Outside the U.S. District Bankruptcy Court for the Southern District of New York in Manhattan. (Brendan McDermid/Reuters)How to think about the coming Chapter 11 epidemic.
NRPLUS MEMBER ARTICLE I n 19th-century English novels, bankruptcy is a tragedy that just happens to people, often with no real explanation, as though it were a natural disaster or an unexpected infection, a cartoon anvil out of the sky over the head of some poor Wile E. Coyote in Regency garb. Bankruptcy was on the mind of everyone from Charles Dickens to William Makepeace Thackeray to George Eliot to Anthony Trollope, and it is a major plot point in Dombey and Son, Vanity Fair, and The Mill on the Floss, among many other novels. The threat of bankruptcy produces suicides in The Way We Live Now and in Little Dorrit — such was its terror.
In our time, the economic effects of the coronavirus epidemic will be severe, and for many individuals and businesses they threaten to be, or already are, catastrophic. On the other hand (it’s an ill wind, etc.) bankruptcy lawyers are going to have one of their best years ever. And here is a sentence one does not often have occasion to write: There may not be enough lawyers to go around. As the Wall Street Journal reports, the bankruptcy world’s “ranks have been thinned by a decade of economic growth” following the 2009 high-water mark for Chapter 11 filings amid the financial crisis. Promising law students and young lawyers have avoided specializing in bankruptcy, and the courts may not be ready for the influx of cases. Notwithstanding the bleak prospect of being sent to live in Delaware, it is a fantastic time to be a bankruptcy lawyer.
Because bankruptcy is associated with something that we are deeply uncomfortable talking about — business failure and personal financial distress — our bankruptcy procedures remain among the great unsung achievements of American life. We have retained the Victorian terror of bankruptcy, both the thought and the word itself — recall Donald Trump’s avoidance of the word “bankruptcy” when talking about being forced to take one of his struggling businesses and “throw it into a chapter,” his favorite evasive euphemism for bankruptcy. But bankruptcy in our time is not a disaster on par with dying in a cholera epidemic. Though it may be embarrassing and painful, our bankruptcy process performs the invaluable service of codifying the terms of failure. And failure is essential to the success of a free and dynamic economy — a world without it is a world without innovation and growth.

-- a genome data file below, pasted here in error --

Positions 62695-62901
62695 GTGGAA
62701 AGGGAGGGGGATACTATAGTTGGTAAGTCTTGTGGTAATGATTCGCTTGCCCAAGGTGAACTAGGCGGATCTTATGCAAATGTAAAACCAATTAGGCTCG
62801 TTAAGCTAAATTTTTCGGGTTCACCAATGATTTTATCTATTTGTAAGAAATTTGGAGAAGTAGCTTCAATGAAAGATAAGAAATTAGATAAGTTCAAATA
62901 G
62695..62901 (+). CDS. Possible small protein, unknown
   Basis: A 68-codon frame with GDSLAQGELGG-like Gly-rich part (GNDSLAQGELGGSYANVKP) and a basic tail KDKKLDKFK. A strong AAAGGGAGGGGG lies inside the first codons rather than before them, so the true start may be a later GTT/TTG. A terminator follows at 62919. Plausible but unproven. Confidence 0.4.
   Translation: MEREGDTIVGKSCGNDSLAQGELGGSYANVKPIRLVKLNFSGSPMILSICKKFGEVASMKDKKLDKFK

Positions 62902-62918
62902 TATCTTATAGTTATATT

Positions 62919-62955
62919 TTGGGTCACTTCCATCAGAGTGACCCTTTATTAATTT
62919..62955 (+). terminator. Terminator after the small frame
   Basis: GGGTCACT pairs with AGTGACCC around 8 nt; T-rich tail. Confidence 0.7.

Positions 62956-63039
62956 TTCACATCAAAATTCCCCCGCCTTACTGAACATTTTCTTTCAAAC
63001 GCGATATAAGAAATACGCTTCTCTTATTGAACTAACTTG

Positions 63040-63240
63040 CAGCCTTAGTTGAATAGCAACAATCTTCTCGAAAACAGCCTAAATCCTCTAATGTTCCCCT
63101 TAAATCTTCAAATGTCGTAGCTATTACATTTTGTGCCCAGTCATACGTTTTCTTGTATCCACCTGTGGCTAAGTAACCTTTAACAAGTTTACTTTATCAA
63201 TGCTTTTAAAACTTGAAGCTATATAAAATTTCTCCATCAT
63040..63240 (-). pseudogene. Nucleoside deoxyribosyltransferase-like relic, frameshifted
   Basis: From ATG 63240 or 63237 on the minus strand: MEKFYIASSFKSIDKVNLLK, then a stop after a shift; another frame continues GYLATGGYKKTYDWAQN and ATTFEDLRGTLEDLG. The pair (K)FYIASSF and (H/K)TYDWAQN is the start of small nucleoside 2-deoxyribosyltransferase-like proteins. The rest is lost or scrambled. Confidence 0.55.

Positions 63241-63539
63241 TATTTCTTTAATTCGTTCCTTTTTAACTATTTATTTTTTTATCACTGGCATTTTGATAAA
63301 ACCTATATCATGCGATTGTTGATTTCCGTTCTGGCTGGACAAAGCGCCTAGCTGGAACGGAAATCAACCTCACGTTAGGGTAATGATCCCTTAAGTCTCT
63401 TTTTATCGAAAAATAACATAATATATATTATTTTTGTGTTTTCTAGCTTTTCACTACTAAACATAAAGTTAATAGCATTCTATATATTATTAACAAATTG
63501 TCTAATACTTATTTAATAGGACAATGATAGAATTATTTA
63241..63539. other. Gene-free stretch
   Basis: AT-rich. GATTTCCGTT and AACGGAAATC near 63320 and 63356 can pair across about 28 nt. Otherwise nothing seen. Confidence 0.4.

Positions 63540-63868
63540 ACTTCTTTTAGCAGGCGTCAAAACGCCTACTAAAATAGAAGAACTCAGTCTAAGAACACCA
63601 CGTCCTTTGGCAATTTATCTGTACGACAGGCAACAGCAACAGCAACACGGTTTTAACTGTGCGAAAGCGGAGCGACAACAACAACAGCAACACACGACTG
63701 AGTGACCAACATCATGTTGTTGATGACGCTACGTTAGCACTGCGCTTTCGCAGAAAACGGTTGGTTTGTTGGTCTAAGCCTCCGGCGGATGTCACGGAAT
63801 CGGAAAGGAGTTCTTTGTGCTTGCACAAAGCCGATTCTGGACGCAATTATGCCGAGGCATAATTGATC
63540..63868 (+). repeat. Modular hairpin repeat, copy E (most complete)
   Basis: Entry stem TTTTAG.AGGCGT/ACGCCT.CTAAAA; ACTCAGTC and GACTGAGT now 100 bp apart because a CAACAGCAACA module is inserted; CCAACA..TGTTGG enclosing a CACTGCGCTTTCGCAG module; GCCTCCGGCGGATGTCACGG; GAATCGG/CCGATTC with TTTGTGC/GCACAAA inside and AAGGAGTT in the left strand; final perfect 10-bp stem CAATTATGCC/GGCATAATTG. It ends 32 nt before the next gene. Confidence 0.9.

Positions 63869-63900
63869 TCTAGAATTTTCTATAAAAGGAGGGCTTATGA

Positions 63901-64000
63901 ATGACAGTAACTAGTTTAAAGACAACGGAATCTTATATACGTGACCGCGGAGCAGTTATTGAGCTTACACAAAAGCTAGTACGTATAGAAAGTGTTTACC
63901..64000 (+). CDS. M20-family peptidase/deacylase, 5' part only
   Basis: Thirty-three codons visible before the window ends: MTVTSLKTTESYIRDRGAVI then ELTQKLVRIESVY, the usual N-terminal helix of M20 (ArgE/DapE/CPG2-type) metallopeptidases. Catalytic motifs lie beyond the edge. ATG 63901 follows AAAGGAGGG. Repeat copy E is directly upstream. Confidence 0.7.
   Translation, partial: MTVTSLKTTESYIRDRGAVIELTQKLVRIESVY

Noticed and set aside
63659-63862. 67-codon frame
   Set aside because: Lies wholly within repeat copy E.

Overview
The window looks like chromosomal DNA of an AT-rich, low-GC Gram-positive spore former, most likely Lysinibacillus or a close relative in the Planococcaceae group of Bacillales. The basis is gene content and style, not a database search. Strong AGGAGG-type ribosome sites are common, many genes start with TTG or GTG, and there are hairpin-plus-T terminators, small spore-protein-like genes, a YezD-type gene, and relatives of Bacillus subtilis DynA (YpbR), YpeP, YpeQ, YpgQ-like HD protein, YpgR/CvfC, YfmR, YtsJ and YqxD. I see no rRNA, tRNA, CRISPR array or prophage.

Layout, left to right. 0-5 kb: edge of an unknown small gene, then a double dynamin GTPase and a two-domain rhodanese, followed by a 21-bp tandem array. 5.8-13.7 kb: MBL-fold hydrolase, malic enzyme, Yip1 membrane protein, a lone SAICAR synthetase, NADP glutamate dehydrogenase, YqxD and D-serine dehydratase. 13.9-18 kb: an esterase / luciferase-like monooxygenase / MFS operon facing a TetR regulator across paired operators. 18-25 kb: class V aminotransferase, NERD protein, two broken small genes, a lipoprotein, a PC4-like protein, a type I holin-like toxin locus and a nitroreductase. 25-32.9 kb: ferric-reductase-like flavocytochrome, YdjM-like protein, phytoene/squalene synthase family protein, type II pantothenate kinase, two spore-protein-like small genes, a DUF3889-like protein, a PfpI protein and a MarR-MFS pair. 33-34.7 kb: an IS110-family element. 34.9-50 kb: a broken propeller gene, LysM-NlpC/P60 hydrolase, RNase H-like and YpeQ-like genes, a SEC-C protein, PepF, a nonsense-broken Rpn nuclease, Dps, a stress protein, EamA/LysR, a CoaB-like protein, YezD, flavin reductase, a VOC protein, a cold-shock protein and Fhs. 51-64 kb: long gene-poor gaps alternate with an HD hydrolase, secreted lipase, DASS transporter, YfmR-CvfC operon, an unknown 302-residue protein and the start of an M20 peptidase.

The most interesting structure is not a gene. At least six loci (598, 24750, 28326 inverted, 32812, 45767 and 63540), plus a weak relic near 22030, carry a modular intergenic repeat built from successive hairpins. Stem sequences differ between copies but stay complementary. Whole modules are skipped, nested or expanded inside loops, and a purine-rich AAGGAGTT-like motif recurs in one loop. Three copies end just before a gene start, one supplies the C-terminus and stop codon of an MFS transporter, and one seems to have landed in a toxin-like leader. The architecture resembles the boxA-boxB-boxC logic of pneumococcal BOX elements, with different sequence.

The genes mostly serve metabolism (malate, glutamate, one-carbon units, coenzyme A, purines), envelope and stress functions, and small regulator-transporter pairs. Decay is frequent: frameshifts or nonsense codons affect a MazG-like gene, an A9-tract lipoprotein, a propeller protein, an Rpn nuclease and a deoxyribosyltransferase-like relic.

Failure is one of the main ways we adapt our economic arrangements to new conditions. Sometimes, those new conditions emerge slowly, as with the death by inches of many American newspaper publishers; sometimes, those conditions change almost overnight, as with the coronavirus.
It is famously the case that most new businesses fail. And that is especially true of small businesses, though it is good to keep in mind that many of today’s corporate behemoths (Microsoft, Facebook, Apple) were once small businesses, too. Among new small businesses, one in five fail in their first year, and half fail by their fifth year. One wonders why entrepreneurs bother with the risks and demands of starting something new when many of them, being capable and energetic, might find comfortable salaried employment at a well-established firm. The answer has to do with risk and reward. Successful entrepreneurship is generally much more lucrative than is a successful career managing someone else’s business: There are not very many billionaires who made their money on salary, but even at the less rarefied levels of business life, an entrepreneur who starts a successful dry cleaner or a prospering coffee shop will generally earn much more than someone who manages a dry cleaner or a coffee shop started by someone else. The upside is great — and, equally important, the downside is not as grim as it could be.